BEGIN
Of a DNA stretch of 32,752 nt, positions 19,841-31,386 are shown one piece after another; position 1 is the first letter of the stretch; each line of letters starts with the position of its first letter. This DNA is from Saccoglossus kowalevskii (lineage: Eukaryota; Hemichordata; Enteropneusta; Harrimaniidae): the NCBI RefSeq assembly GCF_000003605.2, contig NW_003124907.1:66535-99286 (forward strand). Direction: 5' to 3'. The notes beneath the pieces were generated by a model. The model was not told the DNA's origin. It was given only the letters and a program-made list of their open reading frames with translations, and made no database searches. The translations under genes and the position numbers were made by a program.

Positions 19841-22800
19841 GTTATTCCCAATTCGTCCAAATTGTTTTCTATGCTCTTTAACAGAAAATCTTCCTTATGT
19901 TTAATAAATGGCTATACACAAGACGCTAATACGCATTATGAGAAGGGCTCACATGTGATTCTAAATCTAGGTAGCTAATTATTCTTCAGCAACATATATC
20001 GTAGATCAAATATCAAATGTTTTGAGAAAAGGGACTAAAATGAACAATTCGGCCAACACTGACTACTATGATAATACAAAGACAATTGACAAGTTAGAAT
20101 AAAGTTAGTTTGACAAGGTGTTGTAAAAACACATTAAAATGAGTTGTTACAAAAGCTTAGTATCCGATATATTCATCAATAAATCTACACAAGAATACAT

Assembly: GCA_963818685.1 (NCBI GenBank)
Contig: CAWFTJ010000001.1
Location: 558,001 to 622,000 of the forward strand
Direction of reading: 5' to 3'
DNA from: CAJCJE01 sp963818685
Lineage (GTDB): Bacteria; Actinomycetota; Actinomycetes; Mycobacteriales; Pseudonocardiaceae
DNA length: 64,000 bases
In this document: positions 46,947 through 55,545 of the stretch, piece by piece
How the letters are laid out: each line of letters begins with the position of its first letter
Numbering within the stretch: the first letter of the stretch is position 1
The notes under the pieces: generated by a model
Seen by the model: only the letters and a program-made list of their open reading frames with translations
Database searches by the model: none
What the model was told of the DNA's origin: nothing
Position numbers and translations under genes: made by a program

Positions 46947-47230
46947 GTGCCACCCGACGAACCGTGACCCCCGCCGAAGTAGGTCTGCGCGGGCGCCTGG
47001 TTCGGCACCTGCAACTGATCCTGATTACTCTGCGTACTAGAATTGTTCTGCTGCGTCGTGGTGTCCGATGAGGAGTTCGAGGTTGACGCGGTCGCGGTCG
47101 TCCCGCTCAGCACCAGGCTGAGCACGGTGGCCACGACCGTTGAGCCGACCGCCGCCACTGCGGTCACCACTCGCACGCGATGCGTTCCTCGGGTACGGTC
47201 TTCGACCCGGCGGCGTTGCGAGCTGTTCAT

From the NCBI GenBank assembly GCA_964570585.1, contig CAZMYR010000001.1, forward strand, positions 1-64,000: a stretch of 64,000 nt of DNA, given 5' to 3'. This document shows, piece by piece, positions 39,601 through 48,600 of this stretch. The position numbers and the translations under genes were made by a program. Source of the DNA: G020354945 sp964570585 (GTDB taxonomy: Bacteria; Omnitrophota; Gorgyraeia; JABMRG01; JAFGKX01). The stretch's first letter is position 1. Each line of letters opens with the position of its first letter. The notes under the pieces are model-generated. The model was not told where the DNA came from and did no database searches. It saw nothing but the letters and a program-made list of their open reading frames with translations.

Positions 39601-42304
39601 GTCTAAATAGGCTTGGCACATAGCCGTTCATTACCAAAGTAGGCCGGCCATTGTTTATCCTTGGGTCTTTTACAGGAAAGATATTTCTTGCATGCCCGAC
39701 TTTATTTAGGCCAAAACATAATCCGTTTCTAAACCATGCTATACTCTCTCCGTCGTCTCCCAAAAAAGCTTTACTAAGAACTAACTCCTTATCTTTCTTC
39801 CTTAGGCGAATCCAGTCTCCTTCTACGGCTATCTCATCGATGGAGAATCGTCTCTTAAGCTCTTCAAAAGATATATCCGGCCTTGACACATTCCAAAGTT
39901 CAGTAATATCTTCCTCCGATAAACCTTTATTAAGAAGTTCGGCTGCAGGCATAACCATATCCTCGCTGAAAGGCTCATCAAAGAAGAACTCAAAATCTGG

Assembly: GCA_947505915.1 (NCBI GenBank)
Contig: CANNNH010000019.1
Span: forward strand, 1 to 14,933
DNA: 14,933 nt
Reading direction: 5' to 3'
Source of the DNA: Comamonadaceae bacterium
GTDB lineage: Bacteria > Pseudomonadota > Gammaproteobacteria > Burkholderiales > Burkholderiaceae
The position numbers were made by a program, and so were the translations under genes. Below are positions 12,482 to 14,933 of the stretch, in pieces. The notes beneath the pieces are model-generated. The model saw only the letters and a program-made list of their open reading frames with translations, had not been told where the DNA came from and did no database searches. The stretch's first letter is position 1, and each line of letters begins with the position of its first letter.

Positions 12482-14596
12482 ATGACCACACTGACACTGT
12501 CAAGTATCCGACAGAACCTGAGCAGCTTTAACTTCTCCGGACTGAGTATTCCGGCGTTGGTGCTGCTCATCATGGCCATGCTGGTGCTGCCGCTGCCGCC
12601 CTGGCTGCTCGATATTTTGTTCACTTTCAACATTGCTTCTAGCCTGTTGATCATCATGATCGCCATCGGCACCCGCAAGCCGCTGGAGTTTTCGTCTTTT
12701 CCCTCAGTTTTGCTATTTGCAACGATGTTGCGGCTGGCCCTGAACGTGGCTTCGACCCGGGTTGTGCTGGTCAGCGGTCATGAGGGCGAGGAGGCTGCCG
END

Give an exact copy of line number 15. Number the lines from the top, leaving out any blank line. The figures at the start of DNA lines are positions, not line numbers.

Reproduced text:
How the letters are laid out: each line of letters begins with the position of its first letter